Most mobile apps and social networks encourage users to upload personal IDs or photographs. Multi-User Virtual Environments (MUVEs), such as Second Life or Minecraft, also urge participants to create individualised servers and identities. Clever and quirky avatars, therefore, can help students distinguish their profiles while still remaining incognito.
An avatar is a self-designed online icon that represents a user’s virtual self. A signature avatar can give a child pride in his or her project and help personalise a Twitter profile or Tumblr page. Among the array of cartoony avatar generators, though, many require individual accounts or are not safe for school.
Some of the best free avatar tools are: DoppleMe, which offers a range of colors and kid-friendly characters; Bitstrips, which focusses on the nuances of the face; Square Face Icon, which is perfect for younger students; and BuiLD YouR WiLD SeLF, which uses animal features to generate half-human, half-beast images. While all of these are static likenesses, talking avatar generators such as Voki and Tellagami allow for backgrounds, voices and personalisation.
The Citizenship Of Active Learning
Teachers recognise the need for their social savvy youths to demonstrate creative thinking, construct knowledge, and develop products using technology. Their ability to communicate, work collaboratively, and make informed decisions enables them to monitor their behaviour as digital citizens. Educators want students to apply technological prowess to make appropriate online choices and avoid the pressures of new media.
In truth, teachers can only do so much to shelter students from their own activities. Once children become familiar with Twitter in the classroom, it is only a nanosecond until they set up their own home Twitter accounts, on which they can ping celebrities and transmit jejune outbursts. A curriculum of new media literacy is necessary to identify internet scams and to rebut potential spammers. Planet Nutshell is one organisation that offers a valuable range of animated videos about online safety for all grade levels. The titles range from “What Is Personal Information?” to “Posting Pictures Online”.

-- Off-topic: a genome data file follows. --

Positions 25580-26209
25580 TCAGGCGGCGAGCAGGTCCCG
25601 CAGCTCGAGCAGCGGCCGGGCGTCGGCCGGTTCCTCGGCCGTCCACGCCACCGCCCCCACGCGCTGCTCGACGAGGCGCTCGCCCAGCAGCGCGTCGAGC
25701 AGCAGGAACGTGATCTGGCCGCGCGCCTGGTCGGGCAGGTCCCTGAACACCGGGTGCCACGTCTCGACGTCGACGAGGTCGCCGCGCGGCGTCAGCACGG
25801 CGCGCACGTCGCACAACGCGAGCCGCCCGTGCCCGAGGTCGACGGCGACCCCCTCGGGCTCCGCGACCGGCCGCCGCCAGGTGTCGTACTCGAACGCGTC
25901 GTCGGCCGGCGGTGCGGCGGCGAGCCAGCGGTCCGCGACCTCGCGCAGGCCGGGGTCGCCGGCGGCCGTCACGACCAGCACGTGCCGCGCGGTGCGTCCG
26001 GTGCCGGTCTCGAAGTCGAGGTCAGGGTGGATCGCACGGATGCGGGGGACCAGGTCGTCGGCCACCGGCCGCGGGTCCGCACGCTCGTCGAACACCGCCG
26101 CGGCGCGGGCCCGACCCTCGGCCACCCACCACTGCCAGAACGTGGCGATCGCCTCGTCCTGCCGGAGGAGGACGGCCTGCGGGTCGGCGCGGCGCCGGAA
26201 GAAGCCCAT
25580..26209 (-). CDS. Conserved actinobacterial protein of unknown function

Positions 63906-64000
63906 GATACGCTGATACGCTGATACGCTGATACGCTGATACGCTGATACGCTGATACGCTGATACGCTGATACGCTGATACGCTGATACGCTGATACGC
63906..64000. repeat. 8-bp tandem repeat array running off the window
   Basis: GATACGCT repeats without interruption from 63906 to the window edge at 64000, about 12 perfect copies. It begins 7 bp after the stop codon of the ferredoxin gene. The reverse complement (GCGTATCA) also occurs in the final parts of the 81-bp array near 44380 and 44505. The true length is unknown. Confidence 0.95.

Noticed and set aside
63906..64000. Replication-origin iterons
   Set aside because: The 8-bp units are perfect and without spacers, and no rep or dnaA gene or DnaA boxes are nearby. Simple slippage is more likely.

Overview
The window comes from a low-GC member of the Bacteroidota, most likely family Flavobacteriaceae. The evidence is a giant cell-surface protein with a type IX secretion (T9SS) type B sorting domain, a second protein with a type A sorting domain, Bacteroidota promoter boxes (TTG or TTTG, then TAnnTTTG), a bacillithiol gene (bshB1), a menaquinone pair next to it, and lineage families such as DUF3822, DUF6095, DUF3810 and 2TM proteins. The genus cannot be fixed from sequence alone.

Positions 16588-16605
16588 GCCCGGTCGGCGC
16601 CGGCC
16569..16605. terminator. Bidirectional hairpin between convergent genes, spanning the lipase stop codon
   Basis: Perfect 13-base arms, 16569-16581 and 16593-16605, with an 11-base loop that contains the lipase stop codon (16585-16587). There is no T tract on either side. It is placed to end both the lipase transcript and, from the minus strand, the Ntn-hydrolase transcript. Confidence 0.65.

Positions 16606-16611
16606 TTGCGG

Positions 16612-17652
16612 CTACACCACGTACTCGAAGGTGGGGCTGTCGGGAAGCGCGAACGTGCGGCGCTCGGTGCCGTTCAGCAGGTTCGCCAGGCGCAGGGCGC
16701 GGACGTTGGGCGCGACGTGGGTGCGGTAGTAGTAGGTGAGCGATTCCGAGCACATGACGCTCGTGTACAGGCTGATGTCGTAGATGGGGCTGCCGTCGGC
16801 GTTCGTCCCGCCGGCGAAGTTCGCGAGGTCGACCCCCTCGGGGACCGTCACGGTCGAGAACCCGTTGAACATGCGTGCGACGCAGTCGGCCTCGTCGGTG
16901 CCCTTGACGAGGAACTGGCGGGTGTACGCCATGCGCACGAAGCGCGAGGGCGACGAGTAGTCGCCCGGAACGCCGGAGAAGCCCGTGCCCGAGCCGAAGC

While today’s collective consumption of knowledge has changed because of technology, learners still need to be able to create it, use it, search it, and share it. Students also need to be able to view their schools not as medieval institutions with stoic views of the world, but instead as gutsy centers of perpetual reinvention and scholarship. As long as Snapchat boasts 400 million images per day, schools cannot restrict its access or prevent students from using everything at their disposal to learn. Teachers need to know how to craft students’ digital portfolios in imaginative, anonymous ways and head off students from rushing in head-first.
The potentials of Web 3.0 are enormous in spite of some pitfalls. If the goal is the student-centred classroom, schools need to loosen the reign and believe in the potential for good behaviour. The hope is that personalised learning will encourage creative interactions and self-directed investigations within a prudent, protected digital approach.
Mercer Hall and Patricia Russac are K-8 teachers and media specialists in Roslyn, New York. They are also the co-founders of The American Society For Innovation Design In Education and co-editors of the ASIDE blog (@theASIDEblog), whose work has been featured in Edutopia, EdTech Magazine, and other outlets. They write about technology and literacy in publications such as ISTE’s Learning & Leading With Technology, EdSurge, and Al Jazeera.